). In sharp contrast, inhibition of Rap activity by expression of Rap1GAP had no effect on the association of talin and integrin αIIbβ3 with GFP-RIAM-(1–176)-CAAX (Fig. 4A, fourth row and supplemental Fig. S2). Thus, joining a talin binding fragment of RIAM to the membrane targeting sequence of Rap1A is sufficient to induce talin recruitment to the plasma membrane, association with integrin αIIbβ3, and integrin activation even when Rap1 activity is inhibited.
Talin Binding to RIAM Is Required for Integrin Activation—The foregoing studies show that the talin binding function localizes to the N terminus of RIAM-(1–103). To further narrow down the talin binding sequence, we expressed additional truncation mutants of RIAM as GST-tagged proteins and assessed their ability to bind purified recombinant talin. RIAM-(1–30)- and RIAM-(1–43)-bound talin, whereas RIAM-(44–103) did not (Fig. 5A). Analysis of the secondary structure predicted an ∼20-residue amphipathic α-helix within this region (Fig. 5B). Because hydrophobic interactions of amphipathic helices are crucial in many protein-protein interactions such as that of talin with vinculin (
), we mutated the hydrophobic residues predicted to form one face of the helix to charged glutamic acids. Specifically, we made these substitutions in RIAM residues Met-11, Phe-12, Leu-15, and Leu-16 to form RIAM-(1–30)-4E. GST-RIAM-(1–30)-4E failed to bind talin (Fig. 5C). In contrast, another control mutant GST-RIAM(L15E,L16E,L21E,L22E) (1–30) retained partial binding to talin, suggesting the first two turns of the predicted amphipathic helix are most important for talin binding. Furthermore, synthetic peptides containing RIAM-(6–30) sequence but not those containing the mutant RIAM-(6–30)-4E sequence inhibited the binding of full-length RIAM to talin (Fig. 5D). Thus, RIAM-(6–30) contains a minimal binding site for talin, indicating that the N-terminal 30 residues of RIAM are both sufficient and necessary for talin binding (Fig. 5D).
Having identified a short talin binding sequence and mutations that disrupt talin binding, we tested the importance of the talin binding activity in integrin activation by creating a minimized Rap1-RIAM module. We joined the short talin binding sequence, RIAM-(1–30), to the Rap1 membrane targeting sequence to form RIAM-(1–30)-CAAX. Co-transfection of this 50-amino acid chimera with talin promoted activation of integrin αIIbβ3 (Fig. 5E). In sharp contrast, RIAM-(1–30)-4E-CAAX had no effect on the activation of αIIbβ3 (Fig. 5E). Furthermore, the introduction of the same four Glu mutations into RIAM-(1–301) abolished talin binding (not shown) and consequently blocked integrin activation (Fig. 5F). When expressed in A5 cells, GFP-RIAM-(1–30)-CAAX co-localized with talin in cell surface clusters (first row, Fig. 5G). In contrast, GFP-RIAM-(1–30) co-localized with talin throughout the cytoplasm and failed to form the cell surface clusters (third row, Fig. 5G). Finally, the talin binding-deficient RIAM-(1–30)-4E-CAAX failed to recruit talin to the membrane (second row, Fig. 5G). Thus, the RIAM talin binding site is within a short sequence that contains an amphipathic α-helix. Furthermore, the capacity of RIAM to bind to talin is required for its ability to promote integrin activation.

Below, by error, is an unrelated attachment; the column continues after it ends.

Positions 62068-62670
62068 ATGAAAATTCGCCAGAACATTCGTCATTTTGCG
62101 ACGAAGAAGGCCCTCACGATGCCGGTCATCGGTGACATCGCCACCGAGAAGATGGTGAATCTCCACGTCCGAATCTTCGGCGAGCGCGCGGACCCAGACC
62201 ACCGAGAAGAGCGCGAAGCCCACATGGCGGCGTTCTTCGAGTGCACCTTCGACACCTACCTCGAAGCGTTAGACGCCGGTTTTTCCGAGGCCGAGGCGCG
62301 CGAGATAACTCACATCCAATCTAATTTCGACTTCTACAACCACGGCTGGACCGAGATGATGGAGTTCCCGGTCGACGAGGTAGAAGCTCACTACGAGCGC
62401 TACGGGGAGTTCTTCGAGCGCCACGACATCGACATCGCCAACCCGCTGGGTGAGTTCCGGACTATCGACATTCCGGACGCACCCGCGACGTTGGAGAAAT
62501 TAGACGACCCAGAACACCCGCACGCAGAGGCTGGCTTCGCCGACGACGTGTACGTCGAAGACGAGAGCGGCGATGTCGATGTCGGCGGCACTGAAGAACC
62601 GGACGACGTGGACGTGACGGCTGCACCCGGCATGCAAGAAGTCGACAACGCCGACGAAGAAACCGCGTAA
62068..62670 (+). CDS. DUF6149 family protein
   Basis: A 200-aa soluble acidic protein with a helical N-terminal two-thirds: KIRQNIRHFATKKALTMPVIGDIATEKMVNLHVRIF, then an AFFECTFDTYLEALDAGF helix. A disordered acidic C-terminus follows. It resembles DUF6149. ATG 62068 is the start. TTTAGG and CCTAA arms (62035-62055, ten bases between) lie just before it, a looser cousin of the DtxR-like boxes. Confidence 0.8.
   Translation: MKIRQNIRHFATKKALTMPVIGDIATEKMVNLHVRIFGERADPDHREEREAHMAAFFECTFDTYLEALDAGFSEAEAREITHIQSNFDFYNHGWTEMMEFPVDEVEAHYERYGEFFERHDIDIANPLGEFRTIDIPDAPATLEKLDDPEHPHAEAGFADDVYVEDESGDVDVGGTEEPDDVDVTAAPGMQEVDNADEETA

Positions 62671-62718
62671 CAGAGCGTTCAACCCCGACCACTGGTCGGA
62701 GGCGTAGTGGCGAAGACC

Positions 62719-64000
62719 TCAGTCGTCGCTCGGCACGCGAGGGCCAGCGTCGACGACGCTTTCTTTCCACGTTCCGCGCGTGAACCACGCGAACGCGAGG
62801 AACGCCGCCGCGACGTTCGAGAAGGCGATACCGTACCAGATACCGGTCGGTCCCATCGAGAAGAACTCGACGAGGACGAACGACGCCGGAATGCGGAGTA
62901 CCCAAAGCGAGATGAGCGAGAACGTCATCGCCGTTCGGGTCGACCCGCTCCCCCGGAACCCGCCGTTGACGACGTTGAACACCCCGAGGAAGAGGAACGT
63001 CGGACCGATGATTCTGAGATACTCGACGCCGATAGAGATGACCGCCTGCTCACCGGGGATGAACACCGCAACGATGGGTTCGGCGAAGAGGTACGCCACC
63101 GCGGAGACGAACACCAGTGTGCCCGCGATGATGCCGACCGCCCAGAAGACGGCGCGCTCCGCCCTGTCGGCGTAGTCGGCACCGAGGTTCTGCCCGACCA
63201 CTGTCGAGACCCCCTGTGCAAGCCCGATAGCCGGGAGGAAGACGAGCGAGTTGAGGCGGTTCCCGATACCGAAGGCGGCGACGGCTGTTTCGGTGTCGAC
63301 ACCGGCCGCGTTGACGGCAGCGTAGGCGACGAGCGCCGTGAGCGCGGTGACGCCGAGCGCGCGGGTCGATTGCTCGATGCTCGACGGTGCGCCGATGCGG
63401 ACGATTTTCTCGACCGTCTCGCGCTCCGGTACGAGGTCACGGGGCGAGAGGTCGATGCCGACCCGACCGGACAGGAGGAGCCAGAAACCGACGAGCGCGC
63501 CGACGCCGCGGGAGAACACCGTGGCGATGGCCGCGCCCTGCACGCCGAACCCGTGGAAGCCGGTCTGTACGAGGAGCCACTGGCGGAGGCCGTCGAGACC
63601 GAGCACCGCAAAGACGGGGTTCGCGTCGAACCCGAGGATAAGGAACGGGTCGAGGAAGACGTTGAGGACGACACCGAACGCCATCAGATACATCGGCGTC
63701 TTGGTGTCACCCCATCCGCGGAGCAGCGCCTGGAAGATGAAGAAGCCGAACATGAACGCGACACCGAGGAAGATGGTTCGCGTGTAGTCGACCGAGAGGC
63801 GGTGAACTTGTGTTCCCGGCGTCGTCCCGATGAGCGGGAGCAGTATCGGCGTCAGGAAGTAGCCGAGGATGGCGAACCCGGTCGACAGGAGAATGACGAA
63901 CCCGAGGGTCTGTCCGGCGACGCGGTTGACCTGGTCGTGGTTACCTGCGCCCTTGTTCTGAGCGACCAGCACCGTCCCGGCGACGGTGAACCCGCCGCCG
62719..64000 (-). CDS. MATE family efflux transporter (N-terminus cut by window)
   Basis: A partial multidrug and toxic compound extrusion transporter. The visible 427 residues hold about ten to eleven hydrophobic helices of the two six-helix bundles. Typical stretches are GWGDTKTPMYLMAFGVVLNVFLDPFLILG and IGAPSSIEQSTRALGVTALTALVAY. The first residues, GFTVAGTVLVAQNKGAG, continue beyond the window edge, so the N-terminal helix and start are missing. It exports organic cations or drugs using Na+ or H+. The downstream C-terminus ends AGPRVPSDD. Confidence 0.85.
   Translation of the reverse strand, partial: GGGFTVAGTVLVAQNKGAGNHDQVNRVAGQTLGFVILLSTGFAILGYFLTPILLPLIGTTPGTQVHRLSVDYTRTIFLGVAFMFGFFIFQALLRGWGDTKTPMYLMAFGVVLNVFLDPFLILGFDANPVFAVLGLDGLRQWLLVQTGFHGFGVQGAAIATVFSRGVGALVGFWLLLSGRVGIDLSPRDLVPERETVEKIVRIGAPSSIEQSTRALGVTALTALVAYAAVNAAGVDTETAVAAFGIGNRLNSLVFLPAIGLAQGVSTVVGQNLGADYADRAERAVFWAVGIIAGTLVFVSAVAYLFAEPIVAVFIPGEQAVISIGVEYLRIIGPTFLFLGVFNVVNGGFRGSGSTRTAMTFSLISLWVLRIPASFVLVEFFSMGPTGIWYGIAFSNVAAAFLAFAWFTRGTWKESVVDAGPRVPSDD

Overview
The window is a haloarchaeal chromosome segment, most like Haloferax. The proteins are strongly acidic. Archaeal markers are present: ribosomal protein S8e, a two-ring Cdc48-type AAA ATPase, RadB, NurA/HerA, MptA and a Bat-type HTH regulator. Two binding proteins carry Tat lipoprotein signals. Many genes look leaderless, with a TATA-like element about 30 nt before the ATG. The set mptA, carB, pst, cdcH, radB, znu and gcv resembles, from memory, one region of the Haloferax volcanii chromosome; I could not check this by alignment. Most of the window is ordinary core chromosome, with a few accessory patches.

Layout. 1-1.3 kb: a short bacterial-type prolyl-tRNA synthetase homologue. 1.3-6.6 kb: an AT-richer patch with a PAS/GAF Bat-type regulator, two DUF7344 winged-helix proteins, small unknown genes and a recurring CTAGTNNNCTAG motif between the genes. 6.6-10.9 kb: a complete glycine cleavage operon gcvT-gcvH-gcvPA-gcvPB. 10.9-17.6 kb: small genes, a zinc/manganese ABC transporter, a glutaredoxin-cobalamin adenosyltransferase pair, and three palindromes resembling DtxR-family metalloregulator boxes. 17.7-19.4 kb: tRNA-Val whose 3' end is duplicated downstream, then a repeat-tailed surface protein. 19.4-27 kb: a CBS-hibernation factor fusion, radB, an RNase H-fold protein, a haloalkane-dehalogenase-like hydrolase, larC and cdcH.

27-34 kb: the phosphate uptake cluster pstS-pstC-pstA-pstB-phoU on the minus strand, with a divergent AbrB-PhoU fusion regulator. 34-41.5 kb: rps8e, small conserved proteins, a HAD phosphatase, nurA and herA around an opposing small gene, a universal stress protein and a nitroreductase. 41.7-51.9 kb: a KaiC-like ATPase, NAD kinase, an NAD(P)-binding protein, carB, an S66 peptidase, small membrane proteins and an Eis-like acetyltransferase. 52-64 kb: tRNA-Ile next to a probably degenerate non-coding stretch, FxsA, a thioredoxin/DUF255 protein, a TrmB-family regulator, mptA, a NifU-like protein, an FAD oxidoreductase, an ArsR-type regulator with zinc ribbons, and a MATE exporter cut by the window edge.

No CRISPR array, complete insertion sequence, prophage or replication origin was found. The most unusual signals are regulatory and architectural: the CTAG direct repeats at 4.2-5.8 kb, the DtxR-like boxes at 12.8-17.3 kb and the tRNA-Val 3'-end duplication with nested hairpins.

A Shared Amphipathic Helical Motif Mediates Lamellipodin Binding to Talin and Integrin Activation—RIAM is a member of the MRL protein family that includes its closest paralogue, Lpd (
). Nevertheless, we found that expression of full-length Lpd (not shown) or Lpd(1–355), which contains both the talin binding site and an RA domain, in conjunction with talin activated αIIbβ3 integrins (Fig. 6A). The N-terminal fragment of Lpd, Lpd-(13–60), contains a region (17–46) that is ∼47% identical to the talin binding site of RIAM-(1–30) (Fig. 6B) and is predicted to contain an amphipathic α-helix (Fig. 6C) similar to that contained within RIAM-(1–30). Indeed, Lpd-(13–60) bound to purified talin (Fig. 6D). In contrast, Lpd(M27E,F28E,W31E,L32E)-(13–60) (abbreviated Lpd-(13–60)-4E)), incorporating mutations predicted to disrupt the hydrophobic face of the helix, did not bind talin (Fig. 6D). As noted above, RIAM requires the ability to bind to both Rap1 and talin to mediate integrin activation. Nevertheless, Lpd has been reported not to bind to Rap1 even though it contains an RA domain (